Pre-Anesthetic Blood Testing:
We tailor anesthetic drugs and dosages to your pet’s age, size, breed, and pre-existing disease conditions. To minimize risk, it is important to run blood work before your pet undergoes any anesthetic procedure.
*We highly recommend pre-anesthetic testing for all pets, regardless of their age. Pre-anesthetic testing may be required for all pets 6 years of age and older.
- Pre-anesthetic blood tests may be performed from 30 days prior and up to the morning of the procedure, unless otherwise directed by your veterinarian.
- Pre-anesthetic tests help us understand whether your pet’s vital organs are functioning properly; your pet’s liver and kidneys are responsible for metabolizing anesthetic drugs.
- Testing can also aid in detecting hidden or undetected health problems. Even if your pet is young and healthy, performing bloodwork periodically helps establish ‘normal’ values for your pet, which can be helpful in the future.
- If any discrepancies are found, a doctor will call you to inform you and we will and proceed accordingly.
Comprehensive Oral Health Assessment and Treatment (COHAT)
During the dental procedure, your pet’s oral cavity (lips, tongue, jaw, hard palate, soft palate and teeth) will be fully evaluated by a veterinarian. The teeth will be scaled above and below the gum line using a piezo scaler and polished by a trained technician. Dental radiographs may be taken and then evaluated by your veterinarian. Any diseased teeth may then be extracted.
Most dental disease occurs below the gum line where you can’t see it without the use of radiographs. We highly recommend full mouth radiographs for all pets in order to fully evaluate the health of their jaw and tooth roots below the gum line. Radiographs allow the doctor to better determine the health and structure of each tooth and can confirm the necessity for extraction of a tooth that may be loose, damaged, or severely diseased. Complicated or surgical extractions require the use of dental radiographs.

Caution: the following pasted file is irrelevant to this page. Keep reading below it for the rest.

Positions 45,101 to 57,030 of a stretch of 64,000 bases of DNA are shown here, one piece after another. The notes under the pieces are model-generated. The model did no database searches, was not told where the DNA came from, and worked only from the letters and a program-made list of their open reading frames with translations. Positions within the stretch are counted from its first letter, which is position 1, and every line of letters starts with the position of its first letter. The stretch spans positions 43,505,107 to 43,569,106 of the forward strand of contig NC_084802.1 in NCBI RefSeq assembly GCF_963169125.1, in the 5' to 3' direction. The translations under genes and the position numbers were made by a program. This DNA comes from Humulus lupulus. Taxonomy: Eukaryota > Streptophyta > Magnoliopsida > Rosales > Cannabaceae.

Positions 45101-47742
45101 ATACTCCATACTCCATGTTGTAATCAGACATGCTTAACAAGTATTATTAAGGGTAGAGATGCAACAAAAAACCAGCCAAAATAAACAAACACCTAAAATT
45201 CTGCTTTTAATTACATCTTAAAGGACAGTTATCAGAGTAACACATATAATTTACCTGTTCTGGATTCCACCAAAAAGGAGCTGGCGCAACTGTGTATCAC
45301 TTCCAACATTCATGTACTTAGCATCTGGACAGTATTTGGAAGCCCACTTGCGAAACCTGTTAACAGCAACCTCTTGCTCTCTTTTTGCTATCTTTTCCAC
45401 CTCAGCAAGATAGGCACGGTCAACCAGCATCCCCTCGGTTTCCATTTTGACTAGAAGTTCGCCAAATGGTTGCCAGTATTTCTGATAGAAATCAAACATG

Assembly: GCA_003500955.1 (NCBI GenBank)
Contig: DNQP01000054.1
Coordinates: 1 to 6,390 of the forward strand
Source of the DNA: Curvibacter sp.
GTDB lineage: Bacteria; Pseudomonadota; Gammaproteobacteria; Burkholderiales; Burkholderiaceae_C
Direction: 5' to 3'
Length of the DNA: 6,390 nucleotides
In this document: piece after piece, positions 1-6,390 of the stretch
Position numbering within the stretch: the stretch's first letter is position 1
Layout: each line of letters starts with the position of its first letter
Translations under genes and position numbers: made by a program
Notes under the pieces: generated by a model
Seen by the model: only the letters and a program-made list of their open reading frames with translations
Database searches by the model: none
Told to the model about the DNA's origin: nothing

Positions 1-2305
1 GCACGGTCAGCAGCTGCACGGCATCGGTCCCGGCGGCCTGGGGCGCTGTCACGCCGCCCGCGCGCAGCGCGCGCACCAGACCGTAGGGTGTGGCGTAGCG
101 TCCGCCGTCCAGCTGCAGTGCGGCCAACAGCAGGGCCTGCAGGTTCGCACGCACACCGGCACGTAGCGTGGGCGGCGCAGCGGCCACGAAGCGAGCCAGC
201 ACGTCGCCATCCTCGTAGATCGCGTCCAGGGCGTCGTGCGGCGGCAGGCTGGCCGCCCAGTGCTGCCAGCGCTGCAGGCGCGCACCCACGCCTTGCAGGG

It is impossible to predict how many teeth may need to be extracted when your pet is awake because calculus and movement interfere with the assessment. Severely diseased teeth can cause considerable pain and discomfort and are a source of infections for other organs systems (liver, kidney, lungs, and heart). During the dental procedure, a comprehensive oral health assessment is performed. If teeth are found to be severely diseased or too damaged to treat medically, they may require extraction. If your pet does have teeth extracted, it is recommended that you feed only soft food for at least 10 days after the dental procedure, unless otherwise instructed. Absolutely no bones, chews, or other hard substances should be offered while the mouth is healing as this can break open sutures. If sutures are placed in the mouth, they will dissolve over time. A brief dental re-check is recommended 10 days after any extraction to evaluate healing of the extraction site.
Pain Management Options
All patients receive pain medication to cover the period of time for oral surgery or extraction. Additional post-surgical pain medication is recommended to help control the discomfort after oral surgery or extraction and aid in recovery. *Post-surgical pain medication and local nerve (lidocaine) blocks are mandatory for all pets undergoing major oral surgical or extraction procedures and will be presented on your pet’s surgery estimate. Please note, it can be normal for your pet to drool for a short time while recovering with local nerve blocks.Download as PDF